When we started working on our project we knew we needed to learning a lot about the community we were working with while attempting to over come cultural barriers. Our group was inspired how projects in Design for UNICEF used artifacts (or design probes) to elicit deep conversations with the communities they were embedded it. We sought to make our own design probes, so we could answer research and design challenges.
Unfortunately our attempts at fostering design probes and prototypes have been abandoned, and I felt it would be useful to outline the reasons we have abandoned this design process.
Our partners are a health organization that makes software in a traditional manner, so the idea of purposefully testing half-baked software really goes against the grain. They want to see fully fleshed out software, which is in opposition to creating prototypes where you focus on the main actions.
Content is premium
The design probes we were making, we hoped would elicit new content, and learn about the real needs of our users. Yet letting go of control of content is difficult for many organizations — especially health organizations where accuracy and trust are important aspects of information and communication design.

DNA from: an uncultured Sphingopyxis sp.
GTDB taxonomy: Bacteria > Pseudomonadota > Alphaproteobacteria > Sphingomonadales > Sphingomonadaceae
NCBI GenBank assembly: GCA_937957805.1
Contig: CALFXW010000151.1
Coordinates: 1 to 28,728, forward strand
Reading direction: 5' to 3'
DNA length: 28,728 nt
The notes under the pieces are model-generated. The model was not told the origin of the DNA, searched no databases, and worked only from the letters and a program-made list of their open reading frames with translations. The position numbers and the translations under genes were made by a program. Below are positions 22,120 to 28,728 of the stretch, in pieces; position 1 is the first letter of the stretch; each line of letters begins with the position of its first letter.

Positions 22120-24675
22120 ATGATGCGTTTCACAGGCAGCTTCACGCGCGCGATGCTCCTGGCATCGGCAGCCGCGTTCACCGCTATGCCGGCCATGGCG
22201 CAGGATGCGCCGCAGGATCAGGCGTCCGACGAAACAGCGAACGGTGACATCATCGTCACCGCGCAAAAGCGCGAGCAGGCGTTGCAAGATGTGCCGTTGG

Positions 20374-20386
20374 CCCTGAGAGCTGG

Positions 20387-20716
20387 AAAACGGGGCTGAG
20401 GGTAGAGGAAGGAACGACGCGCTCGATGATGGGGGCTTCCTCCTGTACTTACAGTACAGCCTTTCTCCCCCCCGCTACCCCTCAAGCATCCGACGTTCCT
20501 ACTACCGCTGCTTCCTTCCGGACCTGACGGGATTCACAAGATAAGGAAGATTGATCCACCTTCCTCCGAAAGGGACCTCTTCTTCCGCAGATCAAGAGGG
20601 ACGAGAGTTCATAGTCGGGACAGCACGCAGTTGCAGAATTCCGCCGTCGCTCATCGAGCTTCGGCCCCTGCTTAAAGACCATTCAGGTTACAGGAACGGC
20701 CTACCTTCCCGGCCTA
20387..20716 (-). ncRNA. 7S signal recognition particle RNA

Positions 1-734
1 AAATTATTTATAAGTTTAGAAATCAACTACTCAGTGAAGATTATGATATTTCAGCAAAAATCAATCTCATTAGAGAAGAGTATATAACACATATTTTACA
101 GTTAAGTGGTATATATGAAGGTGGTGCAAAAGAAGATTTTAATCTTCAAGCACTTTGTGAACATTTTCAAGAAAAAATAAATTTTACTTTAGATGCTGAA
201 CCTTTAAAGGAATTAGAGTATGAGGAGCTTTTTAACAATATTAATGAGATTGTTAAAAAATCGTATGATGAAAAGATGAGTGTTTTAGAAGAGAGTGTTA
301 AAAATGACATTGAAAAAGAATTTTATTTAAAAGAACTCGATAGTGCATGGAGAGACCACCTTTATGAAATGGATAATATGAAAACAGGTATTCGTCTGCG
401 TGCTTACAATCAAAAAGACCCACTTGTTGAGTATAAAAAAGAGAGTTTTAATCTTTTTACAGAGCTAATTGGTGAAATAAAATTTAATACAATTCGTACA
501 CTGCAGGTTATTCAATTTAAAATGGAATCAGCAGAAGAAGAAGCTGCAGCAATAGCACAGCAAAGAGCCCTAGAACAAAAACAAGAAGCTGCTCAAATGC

Our initial plan was to have our designs tested before we entered the country, yet because of the previous reasons our partner was hesitant about attempting this. So as our timeline shrank, we realized that our timeline for learning and production needed to get shortened.
We are hoping to engage our clients needs, and use our current plan to build a mobile application as a starting ground for this work. By engaging in a more traditional production process, we are hoping to better match our partners expectations of our work — even though that means moving away from a more open ended process.